music friday: return of the son of daily mix

doctor strange (scott derrickson, 2016)

I was only a casual comic book reader as a kid. When we were sick, our dad would often stop at the store on his way home from work and get us a 7-Up and a comic. But I didn’t keep up, didn’t know much about them.

In 1970-71, though, I had my first chance to be a hippie, which meant I did a lot of psychedelic drugs. I’m relying on Wikipedia here, because of my aforementioned lack of knowledge about comics (by then, I’d discovered comix, but that’s for another discussion), and because, well, who remembers what we did when we took a lot of psychedelic drugs? I don’t know how we discovered the books, but somehow we became aware of Dr. Strange. Again using Wikipedia, I can state that Dr. Strange became its own comic book in June of 1968, beginning with Issue #169 (because it was a continuation of the Strange Tales series, which had introduced the Doctor in 1963). There were 15 issues of Dr. Strange, running through November of 1969, before Marvel took a different route, leaving Strange to pop up now and then, finally settling in for a long run in 1974. All of this comes from Wikipedia ... I lost track of Dr. Strange after those months as a hippie.

We bought all 15 issues of the late-60s Dr. Strange, and read them over and over. Funny thing is, I barely remember them now. When I was watching Doctor Strange, I realized I had little idea of what was to come, which was fine. The one thing I thought I remembered was that Strange wore a cape ... turns out I was thinking of the Cloak of Levitation, which eventually turns up in the movie.

This is a bit pointless, describing things I didn’t remember as if they had something to do with my experience watching Doctor Strange. But I did come to the movie with a bit more happy anticipation than I usually do for the Marvel movies, which I am not up to date on (I do watch a few of the Marvel TV series). I was willing to give the movie a chance, which I don’t always do with the Marvel Cinematic Universe. (OK, I liked Ant-Man a bit.) And yes, I liked it. I don’t know how it played with the Marvel fans, but it did make a shitload of money.

Much as is currently the case with Scarlett Johansson in Ghost in the Shell, Doctor Strange had a casting controversy because Tilda Swinton, who played The Ancient One, is not Asian. In the comics, he is a Tibetan man ... Derrickson has a complicated explanation for why he wanted to avoid stereotypes, with the solution being to turn the character into a Celtic mystic played by Swinton. I admit this didn’t bother me, since Swinton is always so odd, she is sui generis no matter who she is playing.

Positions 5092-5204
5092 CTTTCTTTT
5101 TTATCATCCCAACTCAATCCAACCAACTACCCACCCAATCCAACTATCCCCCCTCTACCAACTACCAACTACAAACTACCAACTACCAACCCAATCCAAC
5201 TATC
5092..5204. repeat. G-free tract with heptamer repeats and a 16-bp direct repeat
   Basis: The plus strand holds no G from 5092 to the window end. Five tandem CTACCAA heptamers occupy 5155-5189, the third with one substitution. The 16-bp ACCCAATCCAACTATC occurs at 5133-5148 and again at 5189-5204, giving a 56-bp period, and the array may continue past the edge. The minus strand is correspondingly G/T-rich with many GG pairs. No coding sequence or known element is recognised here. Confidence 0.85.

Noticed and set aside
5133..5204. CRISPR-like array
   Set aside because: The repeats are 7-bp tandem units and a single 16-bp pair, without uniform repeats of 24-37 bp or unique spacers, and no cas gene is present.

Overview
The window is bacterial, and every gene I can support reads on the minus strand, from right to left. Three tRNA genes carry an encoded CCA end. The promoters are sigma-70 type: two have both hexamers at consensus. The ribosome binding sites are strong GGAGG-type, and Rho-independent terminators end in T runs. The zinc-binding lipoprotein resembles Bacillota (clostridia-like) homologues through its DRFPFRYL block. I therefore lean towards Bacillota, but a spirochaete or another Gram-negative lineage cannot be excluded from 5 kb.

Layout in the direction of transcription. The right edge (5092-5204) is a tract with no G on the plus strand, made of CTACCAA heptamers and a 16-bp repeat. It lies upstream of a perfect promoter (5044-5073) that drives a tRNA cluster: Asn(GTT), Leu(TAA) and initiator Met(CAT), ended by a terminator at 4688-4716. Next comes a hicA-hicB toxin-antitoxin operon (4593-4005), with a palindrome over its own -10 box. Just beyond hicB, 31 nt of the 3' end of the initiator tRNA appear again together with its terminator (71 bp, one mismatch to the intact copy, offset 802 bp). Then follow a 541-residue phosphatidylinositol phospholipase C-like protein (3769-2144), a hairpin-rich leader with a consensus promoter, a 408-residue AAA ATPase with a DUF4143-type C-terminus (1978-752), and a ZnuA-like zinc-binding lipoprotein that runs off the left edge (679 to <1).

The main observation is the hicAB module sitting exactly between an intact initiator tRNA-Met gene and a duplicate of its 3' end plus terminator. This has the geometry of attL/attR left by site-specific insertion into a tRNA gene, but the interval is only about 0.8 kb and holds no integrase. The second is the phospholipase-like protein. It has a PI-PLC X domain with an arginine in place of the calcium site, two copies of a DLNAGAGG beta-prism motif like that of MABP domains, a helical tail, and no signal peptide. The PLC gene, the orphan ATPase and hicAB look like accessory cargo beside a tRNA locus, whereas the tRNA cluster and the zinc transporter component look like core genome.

The cast was good overall, although I was pleased to find that “Mads Mikkelsen admitted that with all the computer-generated imagery he got a bit lost on how to film his scenes”. He was great, of course, but when I watch these movies, I often wonder what it’s like to try and act in them.

I didn’t care about the mystic angles, which were likely my favorite parts in my hippie days, but neither did ruin things for me. It’s just a case of accepting the world created in the film, and they’ve done well with that here. I have no idea how it all fits into the Marvel Cinematic Universe, but that doesn’t bother me when I’m watching Jessica Jones, so it’s OK here, as well. It gets in under two hours, is a good blend of CGI spectacle and solid, human acting. It’s not a waste of time, which is to say, it’s at least as good as Ant-Man. 7/10.



My only lasting memories of the Dr. Strange comics is how good every frame looked, and how good the Doctor himself looked. Viva psychedelic drugs!
I did enjoy the movie very much, but not much sticked, so I can watch it again and enjoy again.

Steven Rubio

I hadn't thought of that ... a movie that doesn't stay in the memory, so you can keep watching it!

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